On September 10th, 2012, I was diagnosed with Ewing’s Sarcoma.
After 4 months of tests, invasive procedures and examinations, the doctors at the UHN had finally determined that the bump on my head was a cancerous tumour. Extra-skeletal (scalp) Ewing’s Sarcoma. The odds of getting my form of cancer were 0.01% of 2.3% of 10%. Like winning the lottery.
My reaction to the news was a quick rush of anxiety, and then a strange sense of calm: I was invited by my doctor to cuss and push tables and be frustrated, but I’m a mellow guy, and a cancer diagnosis couldn’t change that.
The reaction of my friends and family still make me feel supported to this day. Here are some:
- The night of the diagnosis, my brother Jonathan bought a cheesecake and declared the night as a family cheesecake night
- My family sat around the kitchen table cracking jokes while a few friends who came to join us after I shared the news looked at us with UTMOST confusion regarding our laughter.
- Two of my friends created a ten-minute video, sharing messages of love and support from my entire grade.
People amaze me.
Everyone has their own coping mechanisms
The first half of my treatment was surprisingly smooth! Having decided to actually go through with my Grade 12 school year (I had the option to defer, but wanted to try and graduate with my class), I worked through my double curriculum and maintained my grades. Relatives delivered meals to our house to take some of the burden off my family, Visitors came in and out at the hospital. All of the non-cancer related anxieties I had went away, and I was in a dream-like state that gave me the strongest sense of peace I have ever felt.
However, around the middle of my 198 day treatment plan, things started changing. The side-effects of my treatment began to leave me feeling reclusive, in addition to brutal mouth sores, fatigue, and extreme sensitivity to temperature and smells. I was at 40 out of 91 cycles on the Chemo count, and my life was becoming a bit of a blur.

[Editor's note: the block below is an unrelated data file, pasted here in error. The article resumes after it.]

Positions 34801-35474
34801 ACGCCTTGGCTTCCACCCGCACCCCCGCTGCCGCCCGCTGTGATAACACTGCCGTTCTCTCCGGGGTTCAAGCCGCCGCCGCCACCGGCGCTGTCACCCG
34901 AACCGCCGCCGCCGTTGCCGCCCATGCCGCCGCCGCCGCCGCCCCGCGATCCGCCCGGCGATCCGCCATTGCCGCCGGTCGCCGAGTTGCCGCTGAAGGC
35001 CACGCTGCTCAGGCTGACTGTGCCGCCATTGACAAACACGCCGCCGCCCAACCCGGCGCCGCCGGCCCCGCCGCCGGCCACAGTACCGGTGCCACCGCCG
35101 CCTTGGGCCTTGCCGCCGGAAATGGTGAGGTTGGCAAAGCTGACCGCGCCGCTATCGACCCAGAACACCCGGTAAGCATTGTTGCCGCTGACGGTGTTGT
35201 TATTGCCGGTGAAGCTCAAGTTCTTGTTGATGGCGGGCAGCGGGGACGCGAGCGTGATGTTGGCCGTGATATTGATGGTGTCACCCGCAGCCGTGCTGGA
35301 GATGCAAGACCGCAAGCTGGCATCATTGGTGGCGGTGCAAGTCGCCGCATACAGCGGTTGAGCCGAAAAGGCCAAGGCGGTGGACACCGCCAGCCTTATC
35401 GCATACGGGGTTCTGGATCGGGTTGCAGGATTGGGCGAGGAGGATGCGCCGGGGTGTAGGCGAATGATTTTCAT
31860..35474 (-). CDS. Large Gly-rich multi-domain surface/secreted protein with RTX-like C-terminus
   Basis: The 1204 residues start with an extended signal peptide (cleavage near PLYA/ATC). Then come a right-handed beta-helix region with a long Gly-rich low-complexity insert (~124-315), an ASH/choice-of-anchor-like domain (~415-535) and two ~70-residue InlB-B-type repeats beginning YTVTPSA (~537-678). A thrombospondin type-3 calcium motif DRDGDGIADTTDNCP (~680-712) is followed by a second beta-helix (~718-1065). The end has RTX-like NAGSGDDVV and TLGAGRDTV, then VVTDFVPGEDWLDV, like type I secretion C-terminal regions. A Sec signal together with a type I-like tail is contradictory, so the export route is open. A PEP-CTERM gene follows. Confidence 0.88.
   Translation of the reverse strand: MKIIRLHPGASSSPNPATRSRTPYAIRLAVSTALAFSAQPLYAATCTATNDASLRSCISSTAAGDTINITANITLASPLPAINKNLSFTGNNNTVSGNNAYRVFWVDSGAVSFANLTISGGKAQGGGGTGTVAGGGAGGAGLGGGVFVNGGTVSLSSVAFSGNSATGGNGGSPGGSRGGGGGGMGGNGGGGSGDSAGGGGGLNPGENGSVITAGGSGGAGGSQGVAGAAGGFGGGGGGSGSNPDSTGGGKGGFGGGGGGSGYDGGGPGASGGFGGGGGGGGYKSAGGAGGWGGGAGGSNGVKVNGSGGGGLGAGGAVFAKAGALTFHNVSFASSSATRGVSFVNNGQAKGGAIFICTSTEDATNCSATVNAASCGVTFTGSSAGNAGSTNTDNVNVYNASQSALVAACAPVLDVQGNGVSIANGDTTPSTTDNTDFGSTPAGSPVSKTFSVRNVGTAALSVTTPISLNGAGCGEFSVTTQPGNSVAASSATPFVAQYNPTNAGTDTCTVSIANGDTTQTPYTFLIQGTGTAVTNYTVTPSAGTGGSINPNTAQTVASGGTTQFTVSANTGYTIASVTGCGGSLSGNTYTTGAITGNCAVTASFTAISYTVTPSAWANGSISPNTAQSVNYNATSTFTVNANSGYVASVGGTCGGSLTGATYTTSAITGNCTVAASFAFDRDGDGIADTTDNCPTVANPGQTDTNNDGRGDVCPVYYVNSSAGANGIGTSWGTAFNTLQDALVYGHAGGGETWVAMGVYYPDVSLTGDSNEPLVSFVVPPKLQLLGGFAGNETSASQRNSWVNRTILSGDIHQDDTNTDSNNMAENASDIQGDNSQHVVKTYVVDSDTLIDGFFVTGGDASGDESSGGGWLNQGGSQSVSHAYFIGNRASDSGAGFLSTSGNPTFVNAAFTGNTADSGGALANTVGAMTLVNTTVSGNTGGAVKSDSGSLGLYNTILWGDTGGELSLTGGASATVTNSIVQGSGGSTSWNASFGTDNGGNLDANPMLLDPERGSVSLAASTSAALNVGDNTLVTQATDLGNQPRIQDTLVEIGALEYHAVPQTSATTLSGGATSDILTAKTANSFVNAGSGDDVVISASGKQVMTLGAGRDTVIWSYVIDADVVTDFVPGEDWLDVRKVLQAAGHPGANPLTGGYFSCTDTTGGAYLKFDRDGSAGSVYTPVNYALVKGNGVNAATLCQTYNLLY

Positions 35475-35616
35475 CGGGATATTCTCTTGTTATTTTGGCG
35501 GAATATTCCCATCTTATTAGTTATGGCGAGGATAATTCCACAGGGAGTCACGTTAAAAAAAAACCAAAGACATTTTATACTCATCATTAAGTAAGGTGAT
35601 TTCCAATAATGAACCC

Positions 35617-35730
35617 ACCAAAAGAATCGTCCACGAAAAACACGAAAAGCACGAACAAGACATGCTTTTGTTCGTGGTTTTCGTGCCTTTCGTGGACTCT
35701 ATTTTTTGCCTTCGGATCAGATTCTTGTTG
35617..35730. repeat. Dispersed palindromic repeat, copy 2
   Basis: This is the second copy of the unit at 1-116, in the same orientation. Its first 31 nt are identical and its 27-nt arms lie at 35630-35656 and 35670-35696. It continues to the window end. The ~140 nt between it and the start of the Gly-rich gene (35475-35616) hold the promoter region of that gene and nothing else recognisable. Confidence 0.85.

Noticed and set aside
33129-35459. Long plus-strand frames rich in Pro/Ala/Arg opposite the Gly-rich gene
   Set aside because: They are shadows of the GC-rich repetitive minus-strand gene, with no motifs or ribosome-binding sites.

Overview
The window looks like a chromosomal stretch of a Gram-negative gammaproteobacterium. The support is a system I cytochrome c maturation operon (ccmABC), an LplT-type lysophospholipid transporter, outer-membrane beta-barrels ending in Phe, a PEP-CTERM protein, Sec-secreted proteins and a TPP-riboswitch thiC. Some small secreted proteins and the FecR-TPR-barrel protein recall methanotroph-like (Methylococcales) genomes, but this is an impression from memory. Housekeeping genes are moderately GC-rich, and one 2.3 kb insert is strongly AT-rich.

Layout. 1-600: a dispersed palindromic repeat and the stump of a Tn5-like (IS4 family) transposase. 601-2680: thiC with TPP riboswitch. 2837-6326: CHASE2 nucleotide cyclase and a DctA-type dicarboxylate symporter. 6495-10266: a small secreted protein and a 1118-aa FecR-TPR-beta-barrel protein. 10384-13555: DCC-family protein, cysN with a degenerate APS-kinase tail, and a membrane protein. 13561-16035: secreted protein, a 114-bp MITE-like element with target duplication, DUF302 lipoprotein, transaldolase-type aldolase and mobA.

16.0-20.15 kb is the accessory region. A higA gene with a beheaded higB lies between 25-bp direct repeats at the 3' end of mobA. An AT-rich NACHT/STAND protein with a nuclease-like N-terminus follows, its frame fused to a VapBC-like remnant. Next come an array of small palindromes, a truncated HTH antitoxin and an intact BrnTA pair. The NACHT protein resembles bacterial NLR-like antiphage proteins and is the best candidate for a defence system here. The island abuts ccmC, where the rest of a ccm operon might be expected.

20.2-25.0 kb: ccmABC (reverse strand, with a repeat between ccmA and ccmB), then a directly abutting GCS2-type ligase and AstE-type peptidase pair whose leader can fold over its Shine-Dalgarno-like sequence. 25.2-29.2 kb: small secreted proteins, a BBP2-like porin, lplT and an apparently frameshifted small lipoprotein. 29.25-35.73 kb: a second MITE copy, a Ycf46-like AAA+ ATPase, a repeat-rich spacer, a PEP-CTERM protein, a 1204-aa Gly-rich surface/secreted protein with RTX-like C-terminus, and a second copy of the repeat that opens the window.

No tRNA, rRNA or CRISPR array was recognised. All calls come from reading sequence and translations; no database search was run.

And those are just the physical symptoms.
Cancer is more than just physical
Cancer care should ABSOLUTELY deal with the physical treatment of cancer. But why stop there?
The second half of treatment took a great toll on my mental and emotional state. It was super frustrating to not be able to climb 12 stairs without needing a break. Or to sit at home and have just enough attention span to listen to music, covered in four blankets in 20°C weather. Or to not be able to keep up with my friends. I wasn’t even able to indulge my passion for drumming for more than 30 seconds at a time. My friends and family were struggling to find ways to cope with watching me go through all of this.
At times, it was harder for them than it was for me.
I can only imagine what it was like for them to watch me lose my hair and skin tone, go through multiple surgeries, and sleep constantly. I wasn’t the only one that needed support.
On my last round of chemotherapy, I met Carley and her family. My family and I had the privilege of spending 5 days with her and the rest of the Allisons, and it was beyond inspiring to be with them. The Allisons’ kindness and positive attitude still resonate strongly with me to this day.
By the end of treatment, March 26, 2013, I began the process of moving on.
- Moving from my grade 12 year of hospital beds to my grade 12 year of prom and final assignments
- Moving on from cancer treatment to family wish trips
- Moving on from one kind of routine to another
Although the physical effects of my cancer journey started and ended as it was supposed to, I can’t help but feel that there was a gap during my 7-month stay at Sick Kids. Through absolutely no fault of my amazing team of nurses, oncologists, and physicians, I experienced a systemic gap in what was offered to me as a patient. While my physical health and day-to-day physical well-being was monitored and well cared for, my emotional and mental health did not receive the same level of care.
As someone who has experienced cancer hands-on, I can say that the Psychosocial Oncology Fellowship program at Sick Kids is something that I fully support. Having a program that facilitates connection based on shared experience will make the process less lonely for both patients and their families, and help combat the idea that cancer treatment has to be an isolated process.
By: Michael Friedman